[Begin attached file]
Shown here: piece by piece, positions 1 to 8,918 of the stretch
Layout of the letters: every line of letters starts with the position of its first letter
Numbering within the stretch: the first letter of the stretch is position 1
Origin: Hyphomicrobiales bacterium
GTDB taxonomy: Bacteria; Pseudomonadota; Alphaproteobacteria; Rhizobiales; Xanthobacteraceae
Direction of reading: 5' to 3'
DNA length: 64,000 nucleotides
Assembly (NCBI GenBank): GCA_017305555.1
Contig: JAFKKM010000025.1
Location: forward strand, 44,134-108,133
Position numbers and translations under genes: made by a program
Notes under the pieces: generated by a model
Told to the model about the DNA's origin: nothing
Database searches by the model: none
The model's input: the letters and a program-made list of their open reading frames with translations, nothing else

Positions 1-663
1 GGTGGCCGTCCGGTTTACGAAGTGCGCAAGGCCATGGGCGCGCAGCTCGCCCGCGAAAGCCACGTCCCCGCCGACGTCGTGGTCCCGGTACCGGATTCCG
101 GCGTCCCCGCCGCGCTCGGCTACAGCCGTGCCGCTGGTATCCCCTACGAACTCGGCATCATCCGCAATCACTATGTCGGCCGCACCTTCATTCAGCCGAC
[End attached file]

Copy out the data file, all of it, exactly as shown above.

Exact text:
Shown here: piece by piece, positions 1 to 8,918 of the stretch
Layout of the letters: every line of letters starts with the position of its first letter
Numbering within the stretch: the first letter of the stretch is position 1
Origin: Hyphomicrobiales bacterium
GTDB taxonomy: Bacteria; Pseudomonadota; Alphaproteobacteria; Rhizobiales; Xanthobacteraceae
Direction of reading: 5' to 3'
DNA length: 64,000 nucleotides
Assembly (NCBI GenBank): GCA_017305555.1
Contig: JAFKKM010000025.1
Location: forward strand, 44,134-108,133
Position numbers and translations under genes: made by a program
Notes under the pieces: generated by a model
Told to the model about the DNA's origin: nothing
Database searches by the model: none
The model's input: the letters and a program-made list of their open reading frames with translations, nothing else

Positions 1-663
1 GGTGGCCGTCCGGTTTACGAAGTGCGCAAGGCCATGGGCGCGCAGCTCGCCCGCGAAAGCCACGTCCCCGCCGACGTCGTGGTCCCGGTACCGGATTCCG
101 GCGTCCCCGCCGCGCTCGGCTACAGCCGTGCCGCTGGTATCCCCTACGAACTCGGCATCATCCGCAATCACTATGTCGGCCGCACCTTCATTCAGCCGAC